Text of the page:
The smallest Javascript libraries on the internet ...

Popular Javascript libraries such as jQuery grew tremendously over the years.
To reduce bandwidth requirements, these libraries are usually minified and GZIP compressed.
Surprisingly, most Content Delivery Networks (CDNs) give you a quite bad level of GZIP compression.

Google's Zopfli (open source) is currently the best GZIP compressor and produces the smallest files.
It produces files fully compatible to the DEFLATE algorithm (used by GZIP) but in order to find even better compression
it is based on a random walk (trial-'n'-error). I run a brute-force search to find optimal Zopfli parameters.

That means: when decompressed by the browser, my files are 100% identical to the original minified versions.
There is no difference to the developer, to the administrator or to the end-user:
except my files are smaller and therefore load a tiny bit faster.

size(mine) < size(original)   but   content(mine) = content(original)

Everything you find on the website can be used in in non-commercial as well as commercial projects without any obligations
However, if you are a super-kind person, then please send me a short mail. Or a postcard. Or both.


My server analyzed these already minified and zipped projects and compressed them even further:
Project Author's Website Latest Version Best CDN's Size My Best Version Improvement Details Older Versions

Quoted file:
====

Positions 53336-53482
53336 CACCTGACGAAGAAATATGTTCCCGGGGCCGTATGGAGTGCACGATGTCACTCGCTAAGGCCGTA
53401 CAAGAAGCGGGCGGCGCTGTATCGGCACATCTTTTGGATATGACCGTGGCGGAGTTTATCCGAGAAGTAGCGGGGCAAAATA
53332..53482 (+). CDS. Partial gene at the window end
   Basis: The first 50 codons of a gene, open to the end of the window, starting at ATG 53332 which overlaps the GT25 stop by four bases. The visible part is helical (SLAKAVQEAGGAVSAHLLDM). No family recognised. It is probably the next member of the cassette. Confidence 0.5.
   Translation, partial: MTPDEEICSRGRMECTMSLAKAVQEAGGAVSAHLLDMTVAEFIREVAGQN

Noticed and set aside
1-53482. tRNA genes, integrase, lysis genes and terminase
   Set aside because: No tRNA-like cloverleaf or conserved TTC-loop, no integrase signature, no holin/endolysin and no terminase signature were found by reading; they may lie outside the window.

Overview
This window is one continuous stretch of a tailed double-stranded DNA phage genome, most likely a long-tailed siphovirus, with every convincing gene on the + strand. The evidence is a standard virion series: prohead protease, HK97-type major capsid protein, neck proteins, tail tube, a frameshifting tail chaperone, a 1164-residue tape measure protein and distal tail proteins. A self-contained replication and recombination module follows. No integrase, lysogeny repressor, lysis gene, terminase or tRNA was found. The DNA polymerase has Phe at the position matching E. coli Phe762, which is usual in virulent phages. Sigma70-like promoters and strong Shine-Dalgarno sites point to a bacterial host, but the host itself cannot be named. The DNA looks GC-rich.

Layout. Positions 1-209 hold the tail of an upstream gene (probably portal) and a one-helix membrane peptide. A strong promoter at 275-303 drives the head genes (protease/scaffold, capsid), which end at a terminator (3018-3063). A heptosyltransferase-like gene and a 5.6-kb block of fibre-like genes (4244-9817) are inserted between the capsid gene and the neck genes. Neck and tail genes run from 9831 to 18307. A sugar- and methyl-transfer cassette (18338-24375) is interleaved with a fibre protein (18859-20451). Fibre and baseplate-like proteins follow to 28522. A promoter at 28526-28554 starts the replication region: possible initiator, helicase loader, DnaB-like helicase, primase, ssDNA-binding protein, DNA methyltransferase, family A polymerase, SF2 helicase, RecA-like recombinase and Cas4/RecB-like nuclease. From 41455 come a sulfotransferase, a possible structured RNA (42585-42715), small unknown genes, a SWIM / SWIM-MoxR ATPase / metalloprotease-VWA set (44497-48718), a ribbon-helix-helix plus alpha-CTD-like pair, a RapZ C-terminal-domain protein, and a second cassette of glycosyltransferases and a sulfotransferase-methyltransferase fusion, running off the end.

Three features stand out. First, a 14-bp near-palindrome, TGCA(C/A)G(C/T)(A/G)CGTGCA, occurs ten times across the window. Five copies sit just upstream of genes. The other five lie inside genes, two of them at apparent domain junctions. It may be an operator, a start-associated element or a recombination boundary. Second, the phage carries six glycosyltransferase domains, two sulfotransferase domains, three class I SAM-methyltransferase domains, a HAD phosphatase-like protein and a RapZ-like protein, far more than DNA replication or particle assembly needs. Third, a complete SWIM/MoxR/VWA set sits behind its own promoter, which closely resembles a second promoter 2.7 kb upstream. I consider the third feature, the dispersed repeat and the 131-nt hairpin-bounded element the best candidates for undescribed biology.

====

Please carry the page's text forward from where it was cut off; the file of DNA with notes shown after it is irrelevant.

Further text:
AngularJS 1.5.8 56252 bytes 54317 bytes -1935 bytes (3.44%) in-depth info and 119 older versions
BackboneJS 1.3.3 7559 bytes 7334 bytes -225 bytes (2.98%) in-depth info and 23 older versions
Bootstrap 3.3.7 9810 bytes 9463 bytes -347 bytes (3.54%) in-depth info and 13 older versions
D3 4.2.8 72008 bytes 67499 bytes -4509 bytes (6.26%) in-depth info and 85 older versions
Dojo 1.11.2 (n/a) 52758 bytes (n/a) in-depth info and 64 older versions
Ember 2.9.0 110033 bytes 105925 bytes -4108 bytes (3.73%) in-depth info and 74 older versions
jQuery 3.1.1 30080 bytes 29027 bytes -1053 bytes (3.50%) in-depth info and 70 older versions
Knockout 3.4.0 22052 bytes 21321 bytes -731 bytes (3.31%) in-depth info and 14 older versions
lodash 4.16.4 23896 bytes 22905 bytes -991 bytes (4.15%) in-depth info and 31 older versions
React 15.3.2 44314 bytes 42490 bytes -1824 bytes (4.12%) in-depth info and 28 older versions
Socket.IO 1.5.0 21323 bytes 20240 bytes -1083 bytes (5.08%) in-depth info and 24 older versions
ThreeJS 81 125752 bytes 119355 bytes -6397 bytes (5.09%) in-depth info and 31 older versions
UnderscoreJS 1.8.3 5835 bytes 5664 bytes -171 bytes (2.93%) in-depth info and 56 older versions

On average, my files are 4.99% smaller than the smallest files you find on these major public content delivery networks:
Baidu, Boot, cdnhttps, cdnjs, Google, jsdelivr, Microsoft, npmcdn, Sina and/or Yandex.

Not a single file from these CDNs is smaller or has the same size as my compressed files.

How To Use It

Select your desired library from the table above, for example jQuery 3.1.1, and either:
  1. download the smallest file and store it on your server

  2. hotlink to my server's copy
As mentioned before, after decompression my files are 100% identical to their original version.
The only difference is I spent much more time finding the (almost) optimal compression.

Fallback Solution

No matter which CDN you use, it's always a good idea to have a fallback in case the CDN is unreachable or - even worse - delisted your specific library.